Social Software Pilots

pilotThe topic of social software pilots came up recently – I have long thought that whenever possible you need to get social in the hands of as many people as you can. Pilots of a platform like IBM Connections to a restricted set of people rarely works. This is for many reasons but mainly:

  • The more people who have access the greater the success. A social system with 2 people is less useful than with 10, which is less useful than 100 etc. You are looking for knowledge accidents so you need to increase the traffic in order to encourage ‘collisions’
  • Social is about systems of engagement – and removing barriers to collaboration and information flow. If you artificially limit who can connect with whom the platform will fail as you are undermining the entire premise of the system
  • Adoption of the system is not a valid metric of success. Number of posts/likes/comments etc. is a not a representation of the success. You need to look for outcomes (such as speed of getting new products to market, time to resolution on customer complaints, time to productivity for new hires) that actually impact the business. Do not confuse activity with results.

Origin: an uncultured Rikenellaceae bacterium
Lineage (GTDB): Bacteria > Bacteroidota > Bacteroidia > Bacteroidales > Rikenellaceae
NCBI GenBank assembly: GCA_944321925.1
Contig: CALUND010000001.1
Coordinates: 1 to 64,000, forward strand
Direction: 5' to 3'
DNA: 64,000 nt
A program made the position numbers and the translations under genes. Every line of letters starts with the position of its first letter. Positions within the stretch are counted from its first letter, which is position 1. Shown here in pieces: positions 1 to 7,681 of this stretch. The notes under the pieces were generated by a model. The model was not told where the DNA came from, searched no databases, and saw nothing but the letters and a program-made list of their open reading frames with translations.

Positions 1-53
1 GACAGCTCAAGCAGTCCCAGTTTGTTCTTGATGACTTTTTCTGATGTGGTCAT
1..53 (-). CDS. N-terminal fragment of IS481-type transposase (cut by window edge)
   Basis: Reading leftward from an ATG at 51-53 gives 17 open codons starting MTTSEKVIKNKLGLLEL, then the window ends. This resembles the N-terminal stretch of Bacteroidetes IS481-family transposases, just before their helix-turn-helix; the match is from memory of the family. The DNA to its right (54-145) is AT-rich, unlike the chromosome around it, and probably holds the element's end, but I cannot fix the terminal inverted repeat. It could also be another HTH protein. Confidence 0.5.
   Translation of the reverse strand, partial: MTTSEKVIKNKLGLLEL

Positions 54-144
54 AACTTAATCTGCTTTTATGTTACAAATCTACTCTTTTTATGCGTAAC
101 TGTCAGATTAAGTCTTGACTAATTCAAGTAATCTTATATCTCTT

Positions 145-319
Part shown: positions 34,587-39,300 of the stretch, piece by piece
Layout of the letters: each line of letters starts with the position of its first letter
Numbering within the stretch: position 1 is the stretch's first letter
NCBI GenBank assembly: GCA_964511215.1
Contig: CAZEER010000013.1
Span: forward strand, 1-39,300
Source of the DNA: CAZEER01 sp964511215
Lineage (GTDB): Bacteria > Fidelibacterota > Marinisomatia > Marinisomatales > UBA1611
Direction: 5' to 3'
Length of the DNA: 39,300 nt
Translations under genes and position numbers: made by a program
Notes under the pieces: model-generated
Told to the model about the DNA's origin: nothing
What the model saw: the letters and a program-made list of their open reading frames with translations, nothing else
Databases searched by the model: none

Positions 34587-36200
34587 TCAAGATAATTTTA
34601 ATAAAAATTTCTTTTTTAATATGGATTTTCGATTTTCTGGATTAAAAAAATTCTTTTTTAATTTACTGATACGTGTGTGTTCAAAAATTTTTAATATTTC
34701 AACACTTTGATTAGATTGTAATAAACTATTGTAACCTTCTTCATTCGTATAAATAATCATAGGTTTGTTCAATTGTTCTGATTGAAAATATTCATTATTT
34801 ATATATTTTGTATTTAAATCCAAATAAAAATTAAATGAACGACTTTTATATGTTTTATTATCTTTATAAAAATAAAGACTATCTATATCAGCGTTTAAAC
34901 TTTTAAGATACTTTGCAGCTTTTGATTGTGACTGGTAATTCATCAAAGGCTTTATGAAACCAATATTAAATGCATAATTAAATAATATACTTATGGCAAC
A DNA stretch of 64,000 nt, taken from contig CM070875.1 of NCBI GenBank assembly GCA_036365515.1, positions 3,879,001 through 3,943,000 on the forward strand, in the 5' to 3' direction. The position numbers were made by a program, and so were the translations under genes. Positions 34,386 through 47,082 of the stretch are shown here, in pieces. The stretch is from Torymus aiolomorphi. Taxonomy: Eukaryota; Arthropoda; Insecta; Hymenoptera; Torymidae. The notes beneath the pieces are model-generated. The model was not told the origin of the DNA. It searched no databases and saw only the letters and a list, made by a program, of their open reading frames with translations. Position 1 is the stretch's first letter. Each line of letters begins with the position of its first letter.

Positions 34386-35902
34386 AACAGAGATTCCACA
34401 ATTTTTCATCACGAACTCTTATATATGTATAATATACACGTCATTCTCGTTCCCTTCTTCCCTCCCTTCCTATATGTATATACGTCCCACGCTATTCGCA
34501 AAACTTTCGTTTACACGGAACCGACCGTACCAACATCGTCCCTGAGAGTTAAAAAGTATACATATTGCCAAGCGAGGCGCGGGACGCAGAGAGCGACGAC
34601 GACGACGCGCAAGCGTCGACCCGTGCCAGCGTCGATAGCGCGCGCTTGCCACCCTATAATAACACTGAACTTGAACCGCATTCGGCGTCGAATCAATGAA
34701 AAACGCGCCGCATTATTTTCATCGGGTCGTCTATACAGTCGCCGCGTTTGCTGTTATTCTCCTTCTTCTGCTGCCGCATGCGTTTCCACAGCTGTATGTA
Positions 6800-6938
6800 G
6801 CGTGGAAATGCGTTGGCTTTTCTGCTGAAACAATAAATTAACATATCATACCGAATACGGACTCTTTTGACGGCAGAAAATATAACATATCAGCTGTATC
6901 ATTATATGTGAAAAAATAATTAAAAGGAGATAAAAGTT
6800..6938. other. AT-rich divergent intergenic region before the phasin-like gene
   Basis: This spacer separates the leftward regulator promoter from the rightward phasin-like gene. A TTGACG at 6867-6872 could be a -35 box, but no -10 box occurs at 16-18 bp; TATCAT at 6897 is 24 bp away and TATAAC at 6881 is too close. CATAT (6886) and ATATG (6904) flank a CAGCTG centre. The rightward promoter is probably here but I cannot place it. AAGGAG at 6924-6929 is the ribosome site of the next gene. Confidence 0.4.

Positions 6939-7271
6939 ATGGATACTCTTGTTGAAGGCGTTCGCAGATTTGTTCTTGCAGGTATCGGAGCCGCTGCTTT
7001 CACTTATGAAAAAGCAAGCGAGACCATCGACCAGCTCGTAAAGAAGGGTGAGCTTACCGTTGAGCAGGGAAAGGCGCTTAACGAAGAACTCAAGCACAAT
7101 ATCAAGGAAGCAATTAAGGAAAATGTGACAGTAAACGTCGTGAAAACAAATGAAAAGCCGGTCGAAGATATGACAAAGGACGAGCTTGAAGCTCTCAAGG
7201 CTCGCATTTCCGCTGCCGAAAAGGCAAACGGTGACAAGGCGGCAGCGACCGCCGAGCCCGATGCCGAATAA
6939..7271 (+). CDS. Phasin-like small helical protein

• Social is the most successful when people who do not know each other interact. Pilots are usually deployed to a team where everyone knows everyone anyway
  • If it is a pilot I am unlikely to engage as if it is a pilot all the information I post will be lost when it ends
  • Probably the most important point… if I am on the pilot and want to share a file or an idea with four colleagues… two of which are on Connections and two are not… I will not email it to two people and post on Connections to the other two. I will email it to all four and bypass Connections. This will give a false impression of ‘lack of adoption’ whereas if everyone has access there is no need for me to stick to old ways of working.

Our most successful customers are the ones who identify business problems that social can solve, and then deploy social technologies to solve those issues, rather than piloting a system and seeing how it works out. What’s your experience?

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